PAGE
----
- The Washington Times - Thursday, March 14, 2019

The Connecticut Supreme Court on Thursday said a lawsuit challenging how Remington Arms marketed the rifle used in the December 2012 Sandy Hook school shooting can proceed, overturning a lower court’s dismissal of the case.

In a 4-3 opinion, the court ruled that families of victims of the Newtown massacre can challenge whether Remington violated state trade practices in how it marketed the AR-15-style rifle used in the shooting.

“The regulation of advertising that threatens the public’s health, safety, and morals has long been considered a core exercise of the states’ police powers,” Justice Richard Palmer wrote for the majority.

A state superior court judge had dismissed the lawsuit in 2016, citing a law Congress passed in 2005 that generally shields gun makers from liability for crimes committed involving their products.

Courts have dismissed other similar wrongful death lawsuits on the grounds that firearms companies are shielded by the law, known as the Protection of Lawful Commerce in Arms Act.

On Thursday, the Connecticut justices ruled that, while the lower court was correct in dismissing many of the plaintiffs’ claims, they should be allowed to proceed with arguments on whether Remington’s marketing of the Bushmaster AR-15-style firearm violated state trade practices.

“It falls to a jury to decide whether the promotional schemes alleged in the present case rise to the level of illegal trade practices and whether fault for the tragedy can be laid at their feet,” Justice Palmer wrote.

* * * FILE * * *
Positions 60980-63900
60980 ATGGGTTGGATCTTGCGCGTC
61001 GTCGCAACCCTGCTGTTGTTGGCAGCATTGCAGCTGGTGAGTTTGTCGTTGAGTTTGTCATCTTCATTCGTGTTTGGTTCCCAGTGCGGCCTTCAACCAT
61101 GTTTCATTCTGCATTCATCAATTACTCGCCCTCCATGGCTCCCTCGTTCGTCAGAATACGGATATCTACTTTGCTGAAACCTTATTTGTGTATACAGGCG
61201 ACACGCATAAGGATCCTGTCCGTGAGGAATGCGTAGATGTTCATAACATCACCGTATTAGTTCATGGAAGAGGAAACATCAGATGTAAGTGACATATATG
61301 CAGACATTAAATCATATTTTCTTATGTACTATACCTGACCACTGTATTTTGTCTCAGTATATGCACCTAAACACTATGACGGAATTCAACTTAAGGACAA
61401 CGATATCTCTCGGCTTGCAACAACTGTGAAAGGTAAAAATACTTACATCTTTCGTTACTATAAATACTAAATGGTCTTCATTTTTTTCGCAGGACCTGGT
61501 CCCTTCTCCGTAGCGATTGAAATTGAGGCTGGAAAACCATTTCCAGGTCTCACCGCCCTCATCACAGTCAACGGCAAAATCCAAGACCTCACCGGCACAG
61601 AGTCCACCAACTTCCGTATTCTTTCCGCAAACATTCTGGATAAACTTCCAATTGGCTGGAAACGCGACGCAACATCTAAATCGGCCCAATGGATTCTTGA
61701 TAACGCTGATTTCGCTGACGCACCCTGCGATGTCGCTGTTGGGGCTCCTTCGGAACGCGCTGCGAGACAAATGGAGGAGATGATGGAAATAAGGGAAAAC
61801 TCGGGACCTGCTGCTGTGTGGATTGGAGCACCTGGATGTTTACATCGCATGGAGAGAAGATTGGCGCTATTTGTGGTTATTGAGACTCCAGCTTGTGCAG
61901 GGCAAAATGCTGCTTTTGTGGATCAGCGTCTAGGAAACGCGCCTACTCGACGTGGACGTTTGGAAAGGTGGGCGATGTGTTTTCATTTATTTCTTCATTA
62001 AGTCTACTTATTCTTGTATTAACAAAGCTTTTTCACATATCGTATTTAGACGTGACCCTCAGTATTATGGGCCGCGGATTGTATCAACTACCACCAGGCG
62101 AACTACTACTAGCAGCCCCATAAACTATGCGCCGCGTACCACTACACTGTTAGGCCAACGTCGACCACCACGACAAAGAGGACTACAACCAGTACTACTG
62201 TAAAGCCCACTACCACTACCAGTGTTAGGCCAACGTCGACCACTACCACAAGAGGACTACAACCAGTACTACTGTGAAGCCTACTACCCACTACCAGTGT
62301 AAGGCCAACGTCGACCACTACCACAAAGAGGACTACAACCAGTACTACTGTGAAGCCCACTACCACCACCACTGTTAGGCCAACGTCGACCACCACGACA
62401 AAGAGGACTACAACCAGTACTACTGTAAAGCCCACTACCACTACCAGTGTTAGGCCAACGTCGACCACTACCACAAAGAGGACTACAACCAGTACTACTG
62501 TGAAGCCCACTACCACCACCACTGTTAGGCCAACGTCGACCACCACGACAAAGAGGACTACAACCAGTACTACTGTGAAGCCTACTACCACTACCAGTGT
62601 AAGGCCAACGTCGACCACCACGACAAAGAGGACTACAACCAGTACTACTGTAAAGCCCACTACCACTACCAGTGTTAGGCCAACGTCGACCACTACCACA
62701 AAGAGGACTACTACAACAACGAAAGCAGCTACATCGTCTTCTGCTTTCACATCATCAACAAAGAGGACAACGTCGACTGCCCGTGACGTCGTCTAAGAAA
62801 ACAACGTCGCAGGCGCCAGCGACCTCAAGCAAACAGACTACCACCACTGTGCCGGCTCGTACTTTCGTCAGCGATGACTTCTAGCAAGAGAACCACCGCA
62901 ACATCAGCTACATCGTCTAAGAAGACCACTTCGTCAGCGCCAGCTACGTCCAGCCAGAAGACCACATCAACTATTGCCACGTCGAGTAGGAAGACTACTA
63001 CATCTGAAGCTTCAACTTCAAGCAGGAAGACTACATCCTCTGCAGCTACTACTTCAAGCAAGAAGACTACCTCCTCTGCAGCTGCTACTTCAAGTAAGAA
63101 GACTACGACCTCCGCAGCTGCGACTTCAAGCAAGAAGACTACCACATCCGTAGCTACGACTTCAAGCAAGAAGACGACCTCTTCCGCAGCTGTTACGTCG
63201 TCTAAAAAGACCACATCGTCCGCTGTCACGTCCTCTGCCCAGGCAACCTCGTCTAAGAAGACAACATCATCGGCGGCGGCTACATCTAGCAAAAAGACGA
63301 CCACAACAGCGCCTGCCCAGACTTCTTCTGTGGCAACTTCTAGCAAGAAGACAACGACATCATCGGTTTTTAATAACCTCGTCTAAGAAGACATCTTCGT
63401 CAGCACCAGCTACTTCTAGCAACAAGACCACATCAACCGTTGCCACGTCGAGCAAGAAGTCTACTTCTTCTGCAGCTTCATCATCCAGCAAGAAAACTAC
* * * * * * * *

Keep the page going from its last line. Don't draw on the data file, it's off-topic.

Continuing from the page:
The families of nine victims and a survivor of the massacre had brought the lawsuit, arguing that Remington should be held accountable.

“The families’ goal has always been to shed light on Remington’s calculated and profit-driven strategy to expand the AR-15 market and court high-risk users, all at the expense of Americans’ safety. Today’s decision is a critical step toward achieving that goal,” said Josh Koskoff, an attorney for the families.

Remington has invoked the 2005 law in arguing that the case should be dismissed and has denied wrongdoing.

A spokesman for the company told The Associated Press on Thursday that they have no timeline for commenting on the subject.

But the National Shooting Sports Foundation, the leading trade group for the firearms and ammunition industry, said the majority’s opinion was based on an “overly broad interpretation” of an exception to the law.

The foundation “both respectfully disagrees with and is disappointed by the court’s majority decision,” the group said.

The case had been closely watched by advocates on both sides of the gun issue, and gun control advocates claimed a win.

“This should be a wake-up call to the gun industry that it is not immune from accountability,” said Eric Tirschwell, litigation director at the group Everytown for Gun Safety.

Gunman Adam Lanza used a Bushmaster AR-15-style rifle to kill 20 students and six educators at Sandy Hook Elementary School in Newtown in December 2012 before killing himself.

Alan M. Gottlieb, founder of the Second Amendment Foundation, said the court appears to have grasped at a “single straw” in connecting advertising to what Lanza did.

“This ruling strains logic, if not common sense,” Mr. Gottlieb said. “Even hinting that the killer was motivated in some way by an advertising message is so far out in the weeds that it may take a map for the court to find its way back.”

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